Book an Appointment

We advise our clients to make appointments for consultations to avoid undue delay. Please call us on 061-301 841 or fill in the details below and we will call you as soon as possible to confirm your appointment date and time. Thank you.

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Crescent Veterinary Clinic
Consultation by appointment only
Open through lunch
Mon - Fri
9am – 7pm
10am – 12:30pm
Castletroy Veterinary Clinic
Consultation by appointment only
Lunch 1-2
Mon, Wed, Fri
9am – 5.30pm
Tue, Thu
9am – 7pm

COVID Update

Following HSE guidelines with regard to COVID19 the clinics in both Dooradoyle and Castletroy will remain closed until Wednesday 6th of January.

In case of an emergency or urgent medication required please call the vet on call (061) 328511.

Any appointments made previously to the 6th will be contacted in due course to reschedule.

We apologise for any inconvenience caused during this time.

Wishing you a prosperous & safe New Year.

The team at CVC

Pet Passport / Travel

These days, taking your pet on holiday with you is much easier, especially if you’re travelling within Europe, Canada, the US and a selection of other listed countries.

Everything you need to know about taking your pet on holiday.

  • Your pet needs an ISO standard identification microchip. This can be done any time before a rabies vaccination or even on the same day, but it must be before the vaccination. 
  • Rabies vaccination. The microchip will be read immediately before vaccination so that it’s all recorded. A rabies vaccination can be carried out once your pet is 3 calendar months old.
  • A passport can usually be issued at the vaccination appointment. But your pet can’t travel until 21 days after the rabies vaccination has been administered.
  • Additionally for dogs, before travelling back into Ireland from mainland EU they will need to be seen by a vet 1-5 days prior to re-entry to be given a tapeworm treatment, and this will need to be recorded on their passport. This is to prevent entry of a specific tapeworm (Echinococcus multilocularis) into Ireland that is widespread in certain parts of Europe and, whilst harmless to dogs, can infect humans causing serious illness and even death. Ireland is free of this disease, and we want to keep it that way!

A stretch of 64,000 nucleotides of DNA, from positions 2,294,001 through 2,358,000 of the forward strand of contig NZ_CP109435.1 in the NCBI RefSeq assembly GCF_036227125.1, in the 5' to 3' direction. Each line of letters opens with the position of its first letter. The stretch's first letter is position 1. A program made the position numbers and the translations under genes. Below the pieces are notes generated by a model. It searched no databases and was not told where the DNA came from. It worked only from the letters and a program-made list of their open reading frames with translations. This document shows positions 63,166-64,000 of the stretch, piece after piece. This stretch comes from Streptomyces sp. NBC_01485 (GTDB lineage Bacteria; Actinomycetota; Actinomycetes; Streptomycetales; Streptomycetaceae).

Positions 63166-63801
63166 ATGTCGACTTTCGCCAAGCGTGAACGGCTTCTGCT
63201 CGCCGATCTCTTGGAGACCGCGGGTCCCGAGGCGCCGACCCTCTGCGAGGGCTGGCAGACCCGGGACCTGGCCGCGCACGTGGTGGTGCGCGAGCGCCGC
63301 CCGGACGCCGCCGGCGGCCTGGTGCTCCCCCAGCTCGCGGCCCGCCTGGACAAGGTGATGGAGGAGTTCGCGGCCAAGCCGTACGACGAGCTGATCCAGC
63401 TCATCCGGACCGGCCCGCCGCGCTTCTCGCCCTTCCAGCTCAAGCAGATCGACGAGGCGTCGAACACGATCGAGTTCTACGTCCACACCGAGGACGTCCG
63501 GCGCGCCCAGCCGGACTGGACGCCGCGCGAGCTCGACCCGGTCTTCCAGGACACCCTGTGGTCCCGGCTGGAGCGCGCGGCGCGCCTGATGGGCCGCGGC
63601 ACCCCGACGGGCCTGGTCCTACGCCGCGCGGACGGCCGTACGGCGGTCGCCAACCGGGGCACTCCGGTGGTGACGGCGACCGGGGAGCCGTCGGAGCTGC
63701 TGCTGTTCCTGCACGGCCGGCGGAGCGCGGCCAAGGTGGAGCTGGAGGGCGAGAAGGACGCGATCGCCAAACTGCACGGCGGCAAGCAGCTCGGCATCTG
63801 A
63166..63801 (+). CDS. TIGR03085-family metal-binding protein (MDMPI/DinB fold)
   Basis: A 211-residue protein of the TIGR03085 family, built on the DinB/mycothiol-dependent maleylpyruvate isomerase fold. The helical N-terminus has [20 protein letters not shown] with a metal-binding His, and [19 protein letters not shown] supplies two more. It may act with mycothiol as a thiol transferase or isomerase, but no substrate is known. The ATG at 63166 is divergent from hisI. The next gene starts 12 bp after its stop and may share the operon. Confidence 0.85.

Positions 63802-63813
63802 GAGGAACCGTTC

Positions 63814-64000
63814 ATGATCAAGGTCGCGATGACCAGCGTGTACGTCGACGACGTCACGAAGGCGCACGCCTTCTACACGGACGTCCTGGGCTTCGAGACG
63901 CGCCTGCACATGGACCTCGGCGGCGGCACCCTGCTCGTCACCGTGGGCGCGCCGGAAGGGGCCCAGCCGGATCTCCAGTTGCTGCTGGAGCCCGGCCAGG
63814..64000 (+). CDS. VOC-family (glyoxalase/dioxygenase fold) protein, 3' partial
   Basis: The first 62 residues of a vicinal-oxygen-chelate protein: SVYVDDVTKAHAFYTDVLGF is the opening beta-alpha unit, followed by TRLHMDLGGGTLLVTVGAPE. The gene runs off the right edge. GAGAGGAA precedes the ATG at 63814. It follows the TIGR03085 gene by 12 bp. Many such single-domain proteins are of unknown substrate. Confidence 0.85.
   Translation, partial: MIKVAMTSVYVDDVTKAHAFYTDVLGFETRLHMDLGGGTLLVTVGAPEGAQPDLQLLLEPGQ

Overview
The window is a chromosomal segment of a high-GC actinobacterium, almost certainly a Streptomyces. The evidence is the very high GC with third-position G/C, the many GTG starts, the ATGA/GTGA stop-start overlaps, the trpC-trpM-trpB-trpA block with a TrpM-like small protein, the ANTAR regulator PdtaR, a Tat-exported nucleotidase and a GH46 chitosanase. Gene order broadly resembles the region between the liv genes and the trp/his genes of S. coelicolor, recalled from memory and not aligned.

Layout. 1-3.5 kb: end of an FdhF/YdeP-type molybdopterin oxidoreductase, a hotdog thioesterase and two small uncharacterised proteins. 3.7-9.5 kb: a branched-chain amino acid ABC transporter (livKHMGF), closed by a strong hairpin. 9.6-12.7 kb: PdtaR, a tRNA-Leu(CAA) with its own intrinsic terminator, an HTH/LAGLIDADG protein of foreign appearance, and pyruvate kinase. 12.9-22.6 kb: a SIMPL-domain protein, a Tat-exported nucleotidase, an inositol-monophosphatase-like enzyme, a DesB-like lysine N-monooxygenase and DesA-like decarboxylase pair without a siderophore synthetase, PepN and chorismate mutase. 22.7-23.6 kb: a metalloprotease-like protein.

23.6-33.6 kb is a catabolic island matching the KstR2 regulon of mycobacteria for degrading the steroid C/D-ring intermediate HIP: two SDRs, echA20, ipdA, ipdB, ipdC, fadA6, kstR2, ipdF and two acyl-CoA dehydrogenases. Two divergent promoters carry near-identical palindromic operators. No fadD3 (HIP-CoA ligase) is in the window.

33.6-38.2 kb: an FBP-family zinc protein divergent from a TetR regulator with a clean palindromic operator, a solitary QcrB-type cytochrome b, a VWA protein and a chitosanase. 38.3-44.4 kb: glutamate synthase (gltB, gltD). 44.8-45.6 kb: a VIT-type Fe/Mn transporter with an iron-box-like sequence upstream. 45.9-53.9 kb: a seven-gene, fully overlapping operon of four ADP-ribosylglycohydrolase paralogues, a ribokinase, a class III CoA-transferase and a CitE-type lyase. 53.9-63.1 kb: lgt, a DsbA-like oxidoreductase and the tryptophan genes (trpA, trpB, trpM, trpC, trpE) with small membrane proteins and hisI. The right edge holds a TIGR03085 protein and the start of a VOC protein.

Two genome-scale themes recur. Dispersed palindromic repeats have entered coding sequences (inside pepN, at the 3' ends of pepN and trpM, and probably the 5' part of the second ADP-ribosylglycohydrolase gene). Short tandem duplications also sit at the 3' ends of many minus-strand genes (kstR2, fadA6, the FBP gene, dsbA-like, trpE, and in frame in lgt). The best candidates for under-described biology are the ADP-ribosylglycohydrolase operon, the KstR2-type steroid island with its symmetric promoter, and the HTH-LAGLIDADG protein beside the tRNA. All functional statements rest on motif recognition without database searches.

• To further protect animal and human health and welfare, it is also strongly recommended that your pet be treated for ticks at the same time as the tapeworm treatment.
  • There is no requirement for tapeworm treatment for dogs travelling between Ireland and the UK as both countries are free of this parasite, but your pet does still need a Pet Passport to go to/from the UK.

Travel from Rest of World

The rules for travelling into Ireland (and the rest of the EU) from certain ‘low-risk‘ non-EU countries are the same as above – microchip identification, rabies vaccination at least 21 days prior to entry and tape-worm treatment 1-5 days prior to entry (as well as the recommended tick treatment).

If you want to bring a pet dog or cat into Ireland from any other ‘high-risk’ countries (i.e. all others apart from those on the ‘low-risk‘ list) then your pet will also have to have a blood test done at least 30 days after the rabies vaccination to ensure the vaccine has been effective, and can only travel back to Ireland 3 months after the date of the blood test. Dogs will also require tapeworm treatment as above. Again the most up-to-date information regarding the requirements is available on the Department of Agriculture website.

Travel to Rest of World

The general principle is that the importing country sets the rules, so it is best to consult with their embassy or Department of Agriculture for the exact requirements. If for example you wish to bring your pet to Australia you will need to consult with the Australian authorities who will send on all the required information on what you need to arrange and have done prior to travel.

Below are links to the relevant governmental website sections of each country listed:

Diseases Abroad

When you’re abroad, remember that a Pet Passport is designed to protect human health rather than your pet’s. So we recommend taking a few extra steps to guard your pet from any exotic diseases that can be transmitted from animal to animal. We strongly advise tick prevention (Advocate doesn’t prevent ticks) while travelling due to the risk of serious tick-borne disease, such as Babesia and Ehrlichia, which are not currently in this country. Heartworm (treated with Advocate) and Leishmania are present in some parts of Europe. Ask us about disease risks and the best treatments before you travel.

Keeping the passport up to date

Following the first vaccination, the passport will have a ‘valid until’ date. To keep the passport up to date, a rabies booster vaccination must be given on or before that expiry date. We cannot guarantee a rabies vaccination reminder, so please put a note in your diary to have it administered in time. If you miss the revaccination date, even by one day, the 21-day rule will be re-applied before you can travel again. The vaccine we use currently requires boosters at least every 3 years.

Long stays abroad

If a pet stays in another country for more than a certain period of time, it may become subject to that country’s rules. That may mean rabies vaccinations are required more frequently. We recommend registering with a local vet.

Rules for particular breeds

Certain breeds of dog, classed as dangerous dogs, may be forbidden entry to certain countries. For some countries this includes Staffordshire Bull Terriers. Bengal cats require documentation proving that they are status F5 or beyond and a certified pedigree certificate. Speak to one of our team for help with this.